You might think any face mask would be better than no mask at all, but a few of the options offered very little protection. “The real twist that we didn’t foresee was that a bandana or a gaiter…didn’t really work at all,” observes Dr. Westman. The double-layer bandana only blocked 50% of the speaker’s respiratory droplets, he reports, while tests of a single-layer fleece gaiter suggest that it “might make matters worse.” The neck gaiter appeared to make the speaker’s respiratory particles smaller, creating a greater risk of airborne transmission, he explains.

Here’s a photo of all 14 masks used in the study (the propylene face covering was not included here), along with how the masks performed, from best to worst, with their corresponding photo numbers in parentheses:

Science Advances
  1. Fitted N95 mask with no exhalation valve (#14)
  2. Three-layer surgical mask (#1)
  3. Cotton-polypropylene-cotton mask (#5)
  4. Two-layer polypropylene apron mask (#4)
  5. Swath of polypropylene mask material (not shown)
  6. Two-layer pleated cotton mask (#13)
  7. Two-layer pleated cotton mask (#7)
  8. N95 mask with exhalation valve (#2)
  9. Two-layer “Olson style” cotton mask (#8)
  10. One-layer Maxima AT (air textured) mask (#6)
  11. One-layer pleated cotton mask (#10)
  12. Two-layer pleated cotton mask (#9)
  13. Knitted mask (#3)
  14. Double-layer bandana (#12)
  15. No mask
  16. Gaiter-type neck fleece (#11)

The research team did not attempt to test all mask designs or potential uses. We don’t know, for example, what would happen if someone coughed or sneezed. The authors also acknowledge that it’s unclear whether the laser captured all of the speaker’s transmissions or whether the cell phone camera was sensitive enough to detect tiny droplets.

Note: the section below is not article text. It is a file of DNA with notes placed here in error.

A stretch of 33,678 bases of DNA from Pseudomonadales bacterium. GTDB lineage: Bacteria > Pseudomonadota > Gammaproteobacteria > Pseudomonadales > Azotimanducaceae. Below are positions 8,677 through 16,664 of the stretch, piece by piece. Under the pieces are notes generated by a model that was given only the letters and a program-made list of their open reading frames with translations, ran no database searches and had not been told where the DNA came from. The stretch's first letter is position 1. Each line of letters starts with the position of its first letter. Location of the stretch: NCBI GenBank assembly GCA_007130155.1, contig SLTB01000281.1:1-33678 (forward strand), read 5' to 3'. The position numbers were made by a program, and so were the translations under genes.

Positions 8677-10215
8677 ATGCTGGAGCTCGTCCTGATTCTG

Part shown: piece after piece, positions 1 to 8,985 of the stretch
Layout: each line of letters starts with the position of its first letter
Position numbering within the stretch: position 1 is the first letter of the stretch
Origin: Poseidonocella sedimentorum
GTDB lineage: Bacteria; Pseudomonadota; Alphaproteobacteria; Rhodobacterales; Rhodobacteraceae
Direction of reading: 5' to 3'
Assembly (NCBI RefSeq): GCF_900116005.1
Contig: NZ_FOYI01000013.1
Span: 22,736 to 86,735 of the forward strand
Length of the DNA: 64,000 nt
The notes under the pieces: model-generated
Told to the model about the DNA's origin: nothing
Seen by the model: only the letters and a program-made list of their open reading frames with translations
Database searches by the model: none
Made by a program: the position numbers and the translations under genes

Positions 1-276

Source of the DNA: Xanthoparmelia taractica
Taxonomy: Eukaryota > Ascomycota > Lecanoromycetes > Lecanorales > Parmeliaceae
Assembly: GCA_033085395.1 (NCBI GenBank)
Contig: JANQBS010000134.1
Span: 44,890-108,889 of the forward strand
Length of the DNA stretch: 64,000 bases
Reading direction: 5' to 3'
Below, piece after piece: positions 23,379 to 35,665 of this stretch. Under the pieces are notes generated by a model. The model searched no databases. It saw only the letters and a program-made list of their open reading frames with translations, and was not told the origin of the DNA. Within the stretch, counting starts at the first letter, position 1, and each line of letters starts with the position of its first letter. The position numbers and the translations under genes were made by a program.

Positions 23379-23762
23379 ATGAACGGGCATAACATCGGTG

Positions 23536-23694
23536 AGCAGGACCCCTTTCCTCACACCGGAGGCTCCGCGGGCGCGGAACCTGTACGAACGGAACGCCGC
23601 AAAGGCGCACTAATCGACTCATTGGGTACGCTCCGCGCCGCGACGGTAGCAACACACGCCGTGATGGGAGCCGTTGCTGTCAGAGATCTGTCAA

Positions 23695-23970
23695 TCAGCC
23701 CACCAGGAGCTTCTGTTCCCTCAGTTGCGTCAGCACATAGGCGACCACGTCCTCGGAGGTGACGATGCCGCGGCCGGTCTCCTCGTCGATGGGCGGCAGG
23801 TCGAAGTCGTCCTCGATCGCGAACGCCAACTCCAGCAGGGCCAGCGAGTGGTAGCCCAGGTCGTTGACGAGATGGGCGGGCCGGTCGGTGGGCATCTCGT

“This was just a demonstration—more work is required to investigate variations in masks, speakers, and how people wear them—but it demonstrates that this sort of test could easily be conducted by businesses and others that are providing masks to their employees or patrons,” coauthor Martin Fischer, PhD, associate research professor in Duke’s Department of Chemistry, who set up the testing apparatus, said in a prepared statement.

While the Duke study is far from the last word on the efficacy of face masks, the study reinforces the role that masks play in reducing the spread of COVID-19. As Dr. Westman points out,“ Everyone emits particles when they speak and these particles are potentially infectious. According to the US Centers for Disease Control and Prevention, an estimated 50% of transmission occurs before people develop any symptoms. Wearing a mask is an easy way to reduce the risk of unknowingly spreading the infection, he says, but it’s not a panacea—people also need to observe social distancing rules and practice good hand hygiene. “Masks don’t take the place of these other measures,” adds Dr. Westman.

The information in this story is accurate as of press time. However, as the situation surrounding COVID-19 continues to evolve, it's possible that some data have changed since publication. While Health is trying to keep our stories as up-to-date as possible, we also encourage readers to stay informed on news and recommendations for their own communities by using the CDCWHO, and their local public health department as resources.

To get our top stories delivered to your inbox, sign up for the Healthy Living newsletter